Prayer is like conversation – it takes time
Dany Pen is no stranger to the loving kindness of the church. Growing up, she heard stories of how her mother, pregnant with her at the time, fled the genocide in Cambodia and arrived in the United States with the help of United Missionaries.
After immigrating to New York and then Toronto, her family’s living expenses were sponsored by the church.
“For the first four years of my childhood, I literally lived in the church,” explained Ms Pen, a longtime Bermuda resident. “My playground was running up and down the pews, drawing on the chalkboard and flickering the lights on and off in the main halls. The church also turned one of their Bible study rooms into a bedroom for us.”
She recalled it as a very loving and caring environment that ultimately helped shape her faith.
Even when she got older and interested in doing things “[her] own way”, she felt God’s presence in her life directing her along her path.
“God never left my side and had the utmost patience with me,” she said. “So many times, I told Him I wasn’t ready to come back home because I still wanted to be out there ‘playing’ and was not ready to take up His shield and sword.
“By the time I realised I had gone so far from God and made so many reckless, selfish decisions that caused me so much pain and suffering, I didn’t think I could receive God’s mercy and grace. I didn’t think I could still be called on to be one of His soldiers.
“But God is patient and He is kind and all-loving. I would be called to take up His shield and sword, and at first, I kept saying ‘Not yet, I’m not ready’.
“Much of my response came from a place of not feeling I was good enough to be one of His soldiers, but then I received the calling again and finally I said, ‘If I am worthy. I am ready for the battle. I am all yours’.”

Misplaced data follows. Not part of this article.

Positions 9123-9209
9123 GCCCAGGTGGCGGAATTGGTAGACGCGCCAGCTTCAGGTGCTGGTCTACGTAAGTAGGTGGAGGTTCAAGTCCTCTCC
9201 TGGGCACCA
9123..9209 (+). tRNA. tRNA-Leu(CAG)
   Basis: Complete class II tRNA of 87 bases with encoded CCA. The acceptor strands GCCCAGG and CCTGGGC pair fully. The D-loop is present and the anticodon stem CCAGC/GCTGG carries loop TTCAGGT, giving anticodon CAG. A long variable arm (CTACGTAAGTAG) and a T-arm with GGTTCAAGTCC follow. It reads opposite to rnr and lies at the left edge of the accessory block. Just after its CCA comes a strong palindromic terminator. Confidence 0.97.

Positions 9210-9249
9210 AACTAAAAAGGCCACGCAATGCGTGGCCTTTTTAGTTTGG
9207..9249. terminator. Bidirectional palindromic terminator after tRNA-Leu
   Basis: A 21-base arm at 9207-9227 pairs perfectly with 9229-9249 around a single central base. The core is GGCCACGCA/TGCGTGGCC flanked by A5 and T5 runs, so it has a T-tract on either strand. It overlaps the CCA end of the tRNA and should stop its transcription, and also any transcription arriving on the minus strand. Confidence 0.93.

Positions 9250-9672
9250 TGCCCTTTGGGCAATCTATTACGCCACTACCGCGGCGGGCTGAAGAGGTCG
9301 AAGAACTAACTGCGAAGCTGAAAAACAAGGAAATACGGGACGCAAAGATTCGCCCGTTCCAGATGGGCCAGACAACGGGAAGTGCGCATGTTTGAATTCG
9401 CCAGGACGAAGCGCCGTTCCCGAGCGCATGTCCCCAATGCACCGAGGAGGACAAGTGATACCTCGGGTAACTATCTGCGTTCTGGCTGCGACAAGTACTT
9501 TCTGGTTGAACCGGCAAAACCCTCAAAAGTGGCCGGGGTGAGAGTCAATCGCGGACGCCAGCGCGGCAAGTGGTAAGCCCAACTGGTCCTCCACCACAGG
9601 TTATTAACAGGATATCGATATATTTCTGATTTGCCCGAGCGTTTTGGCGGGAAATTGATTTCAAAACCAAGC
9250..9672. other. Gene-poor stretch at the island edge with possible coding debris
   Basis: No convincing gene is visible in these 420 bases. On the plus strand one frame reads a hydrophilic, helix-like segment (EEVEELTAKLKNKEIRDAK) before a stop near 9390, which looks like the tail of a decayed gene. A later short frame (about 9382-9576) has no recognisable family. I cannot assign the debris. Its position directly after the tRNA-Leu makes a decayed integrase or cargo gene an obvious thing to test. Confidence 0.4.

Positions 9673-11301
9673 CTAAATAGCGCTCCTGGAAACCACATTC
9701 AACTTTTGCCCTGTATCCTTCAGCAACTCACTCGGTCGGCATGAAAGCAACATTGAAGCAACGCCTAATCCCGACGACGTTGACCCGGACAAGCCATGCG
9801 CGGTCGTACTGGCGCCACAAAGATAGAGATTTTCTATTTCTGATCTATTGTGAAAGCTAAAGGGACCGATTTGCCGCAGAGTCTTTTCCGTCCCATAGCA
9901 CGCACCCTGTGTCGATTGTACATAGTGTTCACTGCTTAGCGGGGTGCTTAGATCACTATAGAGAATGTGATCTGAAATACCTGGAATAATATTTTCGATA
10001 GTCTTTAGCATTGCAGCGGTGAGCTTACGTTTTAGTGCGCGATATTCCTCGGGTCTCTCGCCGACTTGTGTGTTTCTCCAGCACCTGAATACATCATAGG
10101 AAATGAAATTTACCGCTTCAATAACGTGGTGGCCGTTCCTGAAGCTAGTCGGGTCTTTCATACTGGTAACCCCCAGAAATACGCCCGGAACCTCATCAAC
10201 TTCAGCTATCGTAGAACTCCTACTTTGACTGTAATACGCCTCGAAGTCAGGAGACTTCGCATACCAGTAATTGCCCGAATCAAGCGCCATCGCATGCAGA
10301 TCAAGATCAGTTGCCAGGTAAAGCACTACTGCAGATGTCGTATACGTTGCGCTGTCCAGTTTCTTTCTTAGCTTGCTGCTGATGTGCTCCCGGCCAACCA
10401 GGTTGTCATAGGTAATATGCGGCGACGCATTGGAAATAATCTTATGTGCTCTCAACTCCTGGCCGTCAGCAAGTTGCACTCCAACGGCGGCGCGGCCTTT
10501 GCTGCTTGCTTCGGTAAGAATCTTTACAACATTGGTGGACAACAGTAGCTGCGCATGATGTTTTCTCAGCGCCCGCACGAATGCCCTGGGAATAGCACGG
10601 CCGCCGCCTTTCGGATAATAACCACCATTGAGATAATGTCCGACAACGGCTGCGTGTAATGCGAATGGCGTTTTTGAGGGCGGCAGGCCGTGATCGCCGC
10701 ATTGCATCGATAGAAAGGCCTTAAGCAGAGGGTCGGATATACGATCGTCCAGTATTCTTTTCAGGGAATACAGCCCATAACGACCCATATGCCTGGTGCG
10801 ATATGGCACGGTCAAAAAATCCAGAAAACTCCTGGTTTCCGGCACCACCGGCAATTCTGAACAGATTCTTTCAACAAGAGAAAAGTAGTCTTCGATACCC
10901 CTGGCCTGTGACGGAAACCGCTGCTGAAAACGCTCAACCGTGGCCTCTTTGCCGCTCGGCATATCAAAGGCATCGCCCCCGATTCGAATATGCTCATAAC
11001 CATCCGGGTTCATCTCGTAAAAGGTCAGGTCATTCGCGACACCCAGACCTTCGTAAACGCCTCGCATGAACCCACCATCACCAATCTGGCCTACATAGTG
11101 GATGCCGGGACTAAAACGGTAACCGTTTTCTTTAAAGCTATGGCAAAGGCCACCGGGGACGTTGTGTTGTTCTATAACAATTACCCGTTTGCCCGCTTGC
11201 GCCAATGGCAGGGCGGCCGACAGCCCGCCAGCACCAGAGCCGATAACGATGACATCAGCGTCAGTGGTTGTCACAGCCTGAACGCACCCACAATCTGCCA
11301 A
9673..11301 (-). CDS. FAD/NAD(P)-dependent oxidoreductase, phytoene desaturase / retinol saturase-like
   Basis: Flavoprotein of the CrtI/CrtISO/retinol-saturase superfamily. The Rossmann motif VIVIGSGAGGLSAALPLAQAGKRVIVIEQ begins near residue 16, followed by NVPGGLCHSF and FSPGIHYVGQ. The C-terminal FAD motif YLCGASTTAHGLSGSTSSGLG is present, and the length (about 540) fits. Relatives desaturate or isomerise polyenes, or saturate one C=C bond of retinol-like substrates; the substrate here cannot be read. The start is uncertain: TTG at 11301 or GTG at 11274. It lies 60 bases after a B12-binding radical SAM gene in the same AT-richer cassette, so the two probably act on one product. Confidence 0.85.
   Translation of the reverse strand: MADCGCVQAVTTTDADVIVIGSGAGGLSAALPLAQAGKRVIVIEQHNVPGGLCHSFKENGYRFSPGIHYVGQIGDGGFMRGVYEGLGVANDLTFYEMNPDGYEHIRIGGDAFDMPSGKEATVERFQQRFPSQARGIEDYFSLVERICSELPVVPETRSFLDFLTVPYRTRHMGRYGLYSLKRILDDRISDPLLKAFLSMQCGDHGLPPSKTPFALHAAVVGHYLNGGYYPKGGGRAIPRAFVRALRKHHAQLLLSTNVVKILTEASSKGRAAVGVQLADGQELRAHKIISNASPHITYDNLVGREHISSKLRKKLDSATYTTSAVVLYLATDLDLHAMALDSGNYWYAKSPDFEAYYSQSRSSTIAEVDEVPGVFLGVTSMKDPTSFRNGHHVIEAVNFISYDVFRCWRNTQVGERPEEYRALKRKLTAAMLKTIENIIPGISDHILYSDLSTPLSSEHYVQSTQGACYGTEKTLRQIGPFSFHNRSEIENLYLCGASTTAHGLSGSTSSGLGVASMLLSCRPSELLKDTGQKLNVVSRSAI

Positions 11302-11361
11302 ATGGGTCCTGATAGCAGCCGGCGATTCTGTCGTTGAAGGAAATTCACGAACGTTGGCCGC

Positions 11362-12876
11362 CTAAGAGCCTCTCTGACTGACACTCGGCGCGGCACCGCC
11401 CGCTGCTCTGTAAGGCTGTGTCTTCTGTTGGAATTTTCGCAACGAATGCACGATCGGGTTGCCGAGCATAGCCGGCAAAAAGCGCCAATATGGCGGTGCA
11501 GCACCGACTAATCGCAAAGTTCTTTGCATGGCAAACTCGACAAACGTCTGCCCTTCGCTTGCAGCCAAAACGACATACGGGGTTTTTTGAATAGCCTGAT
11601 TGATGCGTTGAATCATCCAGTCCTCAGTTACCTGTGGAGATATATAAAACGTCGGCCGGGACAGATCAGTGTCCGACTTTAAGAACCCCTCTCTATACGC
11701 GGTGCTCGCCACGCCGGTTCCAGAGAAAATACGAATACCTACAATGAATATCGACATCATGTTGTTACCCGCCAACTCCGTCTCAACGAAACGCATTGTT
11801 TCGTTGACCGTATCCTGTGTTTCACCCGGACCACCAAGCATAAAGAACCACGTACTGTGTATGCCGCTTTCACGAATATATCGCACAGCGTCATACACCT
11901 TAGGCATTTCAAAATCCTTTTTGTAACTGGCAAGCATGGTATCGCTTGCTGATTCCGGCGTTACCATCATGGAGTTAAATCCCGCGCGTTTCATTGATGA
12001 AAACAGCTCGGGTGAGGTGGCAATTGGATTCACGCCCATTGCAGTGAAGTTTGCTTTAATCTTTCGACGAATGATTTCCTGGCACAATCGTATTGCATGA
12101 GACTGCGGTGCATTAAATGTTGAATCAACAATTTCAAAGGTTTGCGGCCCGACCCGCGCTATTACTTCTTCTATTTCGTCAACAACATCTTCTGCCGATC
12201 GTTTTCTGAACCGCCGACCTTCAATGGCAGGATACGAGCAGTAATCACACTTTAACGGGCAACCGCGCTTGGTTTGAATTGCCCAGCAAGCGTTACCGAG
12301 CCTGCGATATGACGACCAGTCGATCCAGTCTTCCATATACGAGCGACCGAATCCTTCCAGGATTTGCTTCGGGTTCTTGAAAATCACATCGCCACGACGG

Today Ms Pen is a faithful member of the Seventh-day Adventist Church.
She’s seen God open up doors for her on the island where she’s served as a Human Rights commissioner and helped found Women’s ACT, an organisation that helps victims of domestic abuse and violence.
God further blessed her with the news that Ontario College of Art and Design would present her with its World Builder Award.
The honour is given to alumni of the Canadian school who have made substantive contributions to global causes.
Ms Pen has also seen how her faith has impacted the lives of her son Aries, 12, and daughter, Sokiera, 11.
From a young age, they have taken part in youth ministry and weekly Bible studies as Seventh-day Adventists.
“My children have also always witnessed my love and dedication to God.
“I am a big believer in prayer and there is definitely healing power in it also. I have made sure that above all things, prayer is the most important skill I could teach my children.
“We always pray together every day and night as a family and on our own.
“I’ve set up a prayer room and wall in the house for our family and we also have a prayer book in our house.”
She encourages other parents hoping to raise God-centred children to lead by example.
“Many of us do prayer in private but in order to teach our children how to have conversations with God, we need to allow our children to hear how our conversations with God are like,” she said. “We can show our children how we give thanks, how we make requests, how we ask for guidance and how to share our concerns.
“I believe that prayer takes time — just like any deep conversation. It is through prayer we learn how patient God is when we need him to listen to us.
“He does not leave us mid-prayer or interrupt us. He listens and then responds with the spirit of truth.
“We have the choice to hear the truth or close our minds, eyes, and ears to it, but it is choice. Prayers are always answered, but in God’s timing.”
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